The logo of Tigrai TV is seen in one of its broadcasts. At least five Tigrai TV journalists were recently detained by the region's security forces. (Screenshot: YouTube/Tigrai TV)

Tigrayan authorities in Ethiopia detain 5 Tigrai TV journalists

Nairobi, July 20, 2022 – Authorities in the Ethiopian region of Tigray should immediately release five Tigrai TV journalists who were recently taken into custody for their work, as well as all other members of the press behind bars, the Committee to Protect Journalists said Wednesday.

Regional authorities in the state of Tigray, who are at war with the federal Ethiopian government, in recent months detained Tigrai TV employees Teshome Temalew, Misgena Seyoum, Haben Halefom, Hailemichael Gesesse, and Dawit Meknonnen, according to multiple media reports, Issac Welday, a former senior manager with the broadcaster who spoke with CPJ by phone from Addis Ababa, and a person familiar with their detention, who asked not to be named for fear of retaliation.

Regional authorities accuse the journalists, who are held in the Tigrayan capital of Mekelle, of “collaboration with the enemy” for their alleged work with the Ethiopian federal government and its ruling Prosperity Party, according to those sources. Under a state of emergency decree issued by Tigrayan regional authorities, which CPJ reviewed, convictions for collaboration with any group designated as an “enemy” can carry up to life imprisonment or the death penalty.

CPJ was unable to determine exactly when the journalists were detained. Those media reports said they were detained in late May and early June. Isaac said that the five journalists had been presented in court as of early July, but their legal status was unclear.

“Journalists operating in Tigray should be allowed to live and work freely, without fear that they will be targeted in politically motivated cases,” said CPJ’s sub-Saharan Africa representative, Muthoki Mumo. “The five Tigrai TV journalists behind bars for their work should be released, and Tigray authorities should cease harassing and detaining members of the press. Ethiopian authorities should also work to end telecommunications disruptions that have hampered journalists’ abilities to do their jobs.”

Tigray and other parts of northern Ethiopia have been under a telecommunications blackout amid a 20-month civil war between the federal government and rebel forces led by the Tigray Peoples’ Liberation Front political group, according to media reports

Tigrai TV is operated by the regional government. From late 2020 to June 2021, the broadcaster was under the control of an interim regional administration appointed by the federal government, according to media reports.

That administration was removed from power by Tigray forces in June 2021 and, after a brief period off-air, Tigrai TV resumed service under the region’s new government that July.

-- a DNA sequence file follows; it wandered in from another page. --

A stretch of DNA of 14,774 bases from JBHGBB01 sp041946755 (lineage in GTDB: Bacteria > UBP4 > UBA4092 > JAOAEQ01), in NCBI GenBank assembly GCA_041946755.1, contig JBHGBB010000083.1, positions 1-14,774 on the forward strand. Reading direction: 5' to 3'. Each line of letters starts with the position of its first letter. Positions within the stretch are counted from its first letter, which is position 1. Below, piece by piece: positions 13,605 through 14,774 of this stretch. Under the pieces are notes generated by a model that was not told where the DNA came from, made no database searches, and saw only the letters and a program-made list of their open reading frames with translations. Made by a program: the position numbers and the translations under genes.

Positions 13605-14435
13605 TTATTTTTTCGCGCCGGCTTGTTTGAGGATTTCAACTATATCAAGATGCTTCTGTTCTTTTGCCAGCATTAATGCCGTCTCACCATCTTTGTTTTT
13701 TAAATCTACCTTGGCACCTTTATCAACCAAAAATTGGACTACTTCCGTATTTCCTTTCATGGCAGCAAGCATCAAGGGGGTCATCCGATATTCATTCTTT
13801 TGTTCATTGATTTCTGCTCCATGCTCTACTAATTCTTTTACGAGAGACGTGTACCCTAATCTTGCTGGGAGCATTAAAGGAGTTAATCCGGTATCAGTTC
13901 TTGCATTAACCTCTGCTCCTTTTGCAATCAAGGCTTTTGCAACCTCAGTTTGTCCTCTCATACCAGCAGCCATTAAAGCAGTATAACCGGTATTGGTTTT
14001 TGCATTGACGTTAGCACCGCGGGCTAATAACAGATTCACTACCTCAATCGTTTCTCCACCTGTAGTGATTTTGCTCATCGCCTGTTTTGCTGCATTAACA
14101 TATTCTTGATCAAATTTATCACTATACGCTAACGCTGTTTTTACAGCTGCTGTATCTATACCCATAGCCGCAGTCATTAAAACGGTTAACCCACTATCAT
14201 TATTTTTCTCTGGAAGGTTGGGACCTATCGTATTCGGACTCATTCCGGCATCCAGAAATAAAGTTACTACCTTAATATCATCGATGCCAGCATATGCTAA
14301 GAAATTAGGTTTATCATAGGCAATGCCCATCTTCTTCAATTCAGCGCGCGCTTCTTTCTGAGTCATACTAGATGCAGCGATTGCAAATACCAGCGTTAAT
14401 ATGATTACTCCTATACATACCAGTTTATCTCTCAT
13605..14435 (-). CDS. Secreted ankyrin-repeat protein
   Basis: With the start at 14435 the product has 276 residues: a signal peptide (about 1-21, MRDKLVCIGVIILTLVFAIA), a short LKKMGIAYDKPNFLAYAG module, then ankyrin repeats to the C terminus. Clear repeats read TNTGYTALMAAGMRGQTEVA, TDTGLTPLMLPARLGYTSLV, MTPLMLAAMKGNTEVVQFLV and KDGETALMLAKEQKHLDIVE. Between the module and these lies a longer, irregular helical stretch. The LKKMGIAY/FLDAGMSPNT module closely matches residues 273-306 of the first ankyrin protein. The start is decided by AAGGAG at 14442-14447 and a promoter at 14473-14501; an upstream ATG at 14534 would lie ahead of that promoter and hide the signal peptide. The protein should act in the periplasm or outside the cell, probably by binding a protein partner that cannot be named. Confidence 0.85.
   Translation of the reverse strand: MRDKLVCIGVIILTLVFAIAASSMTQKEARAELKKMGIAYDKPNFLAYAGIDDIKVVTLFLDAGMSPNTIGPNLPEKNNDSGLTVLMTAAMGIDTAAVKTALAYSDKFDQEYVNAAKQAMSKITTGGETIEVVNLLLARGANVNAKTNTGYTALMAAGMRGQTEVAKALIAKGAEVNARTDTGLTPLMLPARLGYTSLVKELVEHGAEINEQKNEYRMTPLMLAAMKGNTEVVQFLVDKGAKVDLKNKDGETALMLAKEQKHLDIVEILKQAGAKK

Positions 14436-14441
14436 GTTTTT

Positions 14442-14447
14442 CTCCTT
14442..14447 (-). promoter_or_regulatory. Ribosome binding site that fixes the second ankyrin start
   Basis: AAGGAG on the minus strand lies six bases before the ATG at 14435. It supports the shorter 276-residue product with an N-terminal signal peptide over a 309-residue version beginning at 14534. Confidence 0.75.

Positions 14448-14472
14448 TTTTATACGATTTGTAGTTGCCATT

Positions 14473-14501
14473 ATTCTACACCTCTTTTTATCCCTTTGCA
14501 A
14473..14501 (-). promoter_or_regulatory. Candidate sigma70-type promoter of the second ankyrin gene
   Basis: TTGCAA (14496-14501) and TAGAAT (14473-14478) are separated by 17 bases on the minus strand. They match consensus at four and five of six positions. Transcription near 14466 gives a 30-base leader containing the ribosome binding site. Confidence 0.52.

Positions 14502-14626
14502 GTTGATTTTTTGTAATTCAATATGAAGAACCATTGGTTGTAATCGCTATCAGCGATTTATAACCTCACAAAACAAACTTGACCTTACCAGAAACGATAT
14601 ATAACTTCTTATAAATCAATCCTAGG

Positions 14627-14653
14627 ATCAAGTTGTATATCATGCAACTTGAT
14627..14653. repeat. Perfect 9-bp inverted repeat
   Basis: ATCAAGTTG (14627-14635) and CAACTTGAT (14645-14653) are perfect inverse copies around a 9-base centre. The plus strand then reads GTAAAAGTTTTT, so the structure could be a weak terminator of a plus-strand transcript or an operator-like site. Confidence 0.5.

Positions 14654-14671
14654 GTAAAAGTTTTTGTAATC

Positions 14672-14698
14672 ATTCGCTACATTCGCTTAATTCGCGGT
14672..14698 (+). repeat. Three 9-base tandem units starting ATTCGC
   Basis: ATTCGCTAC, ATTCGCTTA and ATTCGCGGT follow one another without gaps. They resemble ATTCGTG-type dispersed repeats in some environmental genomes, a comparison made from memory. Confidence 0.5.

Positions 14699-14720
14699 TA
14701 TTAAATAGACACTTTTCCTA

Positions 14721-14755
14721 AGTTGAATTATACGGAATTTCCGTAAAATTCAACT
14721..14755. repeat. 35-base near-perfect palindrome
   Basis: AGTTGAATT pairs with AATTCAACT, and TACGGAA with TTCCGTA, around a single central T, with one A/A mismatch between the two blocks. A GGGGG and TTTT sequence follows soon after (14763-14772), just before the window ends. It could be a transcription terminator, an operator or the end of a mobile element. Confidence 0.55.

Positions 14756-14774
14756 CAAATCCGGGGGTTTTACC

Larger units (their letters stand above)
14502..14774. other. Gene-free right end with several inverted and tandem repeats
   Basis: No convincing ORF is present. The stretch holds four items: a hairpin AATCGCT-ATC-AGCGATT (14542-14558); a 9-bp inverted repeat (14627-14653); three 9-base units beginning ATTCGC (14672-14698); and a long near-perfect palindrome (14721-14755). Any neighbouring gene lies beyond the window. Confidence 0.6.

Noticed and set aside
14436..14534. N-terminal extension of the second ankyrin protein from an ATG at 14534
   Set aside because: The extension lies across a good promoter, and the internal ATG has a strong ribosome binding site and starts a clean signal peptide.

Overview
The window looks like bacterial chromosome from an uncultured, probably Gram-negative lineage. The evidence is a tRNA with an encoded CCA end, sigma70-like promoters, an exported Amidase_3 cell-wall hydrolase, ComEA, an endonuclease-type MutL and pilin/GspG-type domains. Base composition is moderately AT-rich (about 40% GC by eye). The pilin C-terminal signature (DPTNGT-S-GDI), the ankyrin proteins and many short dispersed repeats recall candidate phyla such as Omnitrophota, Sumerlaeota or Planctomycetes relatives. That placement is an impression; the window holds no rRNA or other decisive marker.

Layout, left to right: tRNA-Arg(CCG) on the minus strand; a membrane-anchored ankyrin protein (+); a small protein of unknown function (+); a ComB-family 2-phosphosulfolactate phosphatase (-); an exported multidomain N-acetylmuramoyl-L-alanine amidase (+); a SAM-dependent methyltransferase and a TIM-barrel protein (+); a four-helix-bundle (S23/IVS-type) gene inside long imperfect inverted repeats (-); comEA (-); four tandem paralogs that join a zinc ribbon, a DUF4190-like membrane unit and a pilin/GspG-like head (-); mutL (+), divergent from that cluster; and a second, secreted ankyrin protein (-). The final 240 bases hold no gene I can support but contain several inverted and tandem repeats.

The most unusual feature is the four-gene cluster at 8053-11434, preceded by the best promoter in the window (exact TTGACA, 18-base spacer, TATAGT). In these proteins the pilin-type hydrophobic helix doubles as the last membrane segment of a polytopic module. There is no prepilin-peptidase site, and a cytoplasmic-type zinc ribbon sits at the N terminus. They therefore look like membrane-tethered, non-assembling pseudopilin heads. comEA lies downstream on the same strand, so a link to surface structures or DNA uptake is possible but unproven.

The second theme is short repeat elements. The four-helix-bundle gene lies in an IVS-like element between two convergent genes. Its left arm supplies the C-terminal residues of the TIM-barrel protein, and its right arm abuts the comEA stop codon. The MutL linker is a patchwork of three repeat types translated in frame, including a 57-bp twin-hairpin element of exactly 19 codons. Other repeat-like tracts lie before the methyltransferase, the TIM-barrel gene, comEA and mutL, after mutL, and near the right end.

The anonymous person familiar with the case and Isaac, who worked with Tigrai TV when the region was under the interim administration, said they believed the journalists were being held for their work for Tigrai TV during the time when it was controlled by federal authorities.

At that time, Haben worked as a senior journalist and anchor, Hailemichael as an online editor, Misgena as an education program director, Teshome as director of services for international and other Ethiopian languages, and Dawit as a field reporter, according to those sources, who said some of the journalists had been promoted to their positions under the interim administration, and added that they did not know if they were still in those positions at the time of their detentions.

Haben, Dawit, and Hailemichael were suspended from their work a few months before their detention, according to Isaac and the person who spoke to CPJ anonymously, saying the suspensions were sparked by an internal evaluation alleging that they had supported the interim administration when it was in power.

Mekele prosecutor Addis Gebresilassie was quoted in those news reports saying the journalists were not being held for their work but for “another crime.”

The state of emergency decree reviewed by CPJ said that cases of collaboration with the enemy, including through propaganda, media, or other communications, can be pursued regardless of when the alleged offense occurred.

According to a report by the Ethiopia Human Rights Commission, a statutory watchdog based in the capital Addis Ababa, a total of 15 members of the media, including Teshome, Misgena, Haben, and Hailemichael, were in detention in Tigray as of July 8. That report did not identify the other 11 media workers allegedly held in detention.

Haben’s lawyer was cited in media reports in June saying that the journalist was being held in a “filthy” detention center.

CPJ emailed Tigrai TV for comment but did not receive any reply. CPJ also emailed the Tigray External Affairs Office and a representative of that office, Kindeya Gebrehiwot, for comment, but did not receive any response. Tigray spokesperson Getachew Reda did not reply to an email and Twitter message seeking comment.